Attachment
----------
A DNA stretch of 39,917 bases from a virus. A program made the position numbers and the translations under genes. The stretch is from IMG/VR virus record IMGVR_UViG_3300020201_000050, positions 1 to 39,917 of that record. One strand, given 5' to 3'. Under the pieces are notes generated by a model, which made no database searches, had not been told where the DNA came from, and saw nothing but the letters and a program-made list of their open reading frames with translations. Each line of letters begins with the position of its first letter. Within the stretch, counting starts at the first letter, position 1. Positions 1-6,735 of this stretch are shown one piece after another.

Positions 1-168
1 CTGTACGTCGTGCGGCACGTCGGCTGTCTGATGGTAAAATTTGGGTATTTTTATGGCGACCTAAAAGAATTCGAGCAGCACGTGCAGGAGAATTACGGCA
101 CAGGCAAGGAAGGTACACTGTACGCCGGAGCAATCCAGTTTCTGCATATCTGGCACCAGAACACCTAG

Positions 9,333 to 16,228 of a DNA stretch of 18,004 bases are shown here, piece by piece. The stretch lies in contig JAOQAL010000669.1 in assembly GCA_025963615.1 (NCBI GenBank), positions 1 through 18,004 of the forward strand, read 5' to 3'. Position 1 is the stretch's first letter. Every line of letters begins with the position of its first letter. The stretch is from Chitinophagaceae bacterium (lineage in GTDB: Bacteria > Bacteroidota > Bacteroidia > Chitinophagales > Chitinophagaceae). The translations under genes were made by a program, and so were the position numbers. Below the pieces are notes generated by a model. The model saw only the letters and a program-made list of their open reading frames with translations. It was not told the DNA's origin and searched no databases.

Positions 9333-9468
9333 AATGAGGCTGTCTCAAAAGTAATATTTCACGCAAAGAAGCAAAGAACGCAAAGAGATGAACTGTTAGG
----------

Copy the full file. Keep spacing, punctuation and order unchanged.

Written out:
A DNA stretch of 39,917 bases from a virus. A program made the position numbers and the translations under genes. The stretch is from IMG/VR virus record IMGVR_UViG_3300020201_000050, positions 1 to 39,917 of that record. One strand, given 5' to 3'. Under the pieces are notes generated by a model, which made no database searches, had not been told where the DNA came from, and saw nothing but the letters and a program-made list of their open reading frames with translations. Each line of letters begins with the position of its first letter. Within the stretch, counting starts at the first letter, position 1. Positions 1-6,735 of this stretch are shown one piece after another.

Positions 1-168
1 CTGTACGTCGTGCGGCACGTCGGCTGTCTGATGGTAAAATTTGGGTATTTTTATGGCGACCTAAAAGAATTCGAGCAGCACGTGCAGGAGAATTACGGCA
101 CAGGCAAGGAAGGTACACTGTACGCCGGAGCAATCCAGTTTCTGCATATCTGGCACCAGAACACCTAG

Positions 9,333 to 16,228 of a DNA stretch of 18,004 bases are shown here, piece by piece. The stretch lies in contig JAOQAL010000669.1 in assembly GCA_025963615.1 (NCBI GenBank), positions 1 through 18,004 of the forward strand, read 5' to 3'. Position 1 is the stretch's first letter. Every line of letters begins with the position of its first letter. The stretch is from Chitinophagaceae bacterium (lineage in GTDB: Bacteria > Bacteroidota > Bacteroidia > Chitinophagales > Chitinophagaceae). The translations under genes were made by a program, and so were the position numbers. Below the pieces are notes generated by a model. The model saw only the letters and a program-made list of their open reading frames with translations. It was not told the DNA's origin and searched no databases.

Positions 9333-9468
9333 AATGAGGCTGTCTCAAAAGTAATATTTCACGCAAAGAAGCAAAGAACGCAAAGAGATGAACTGTTAGG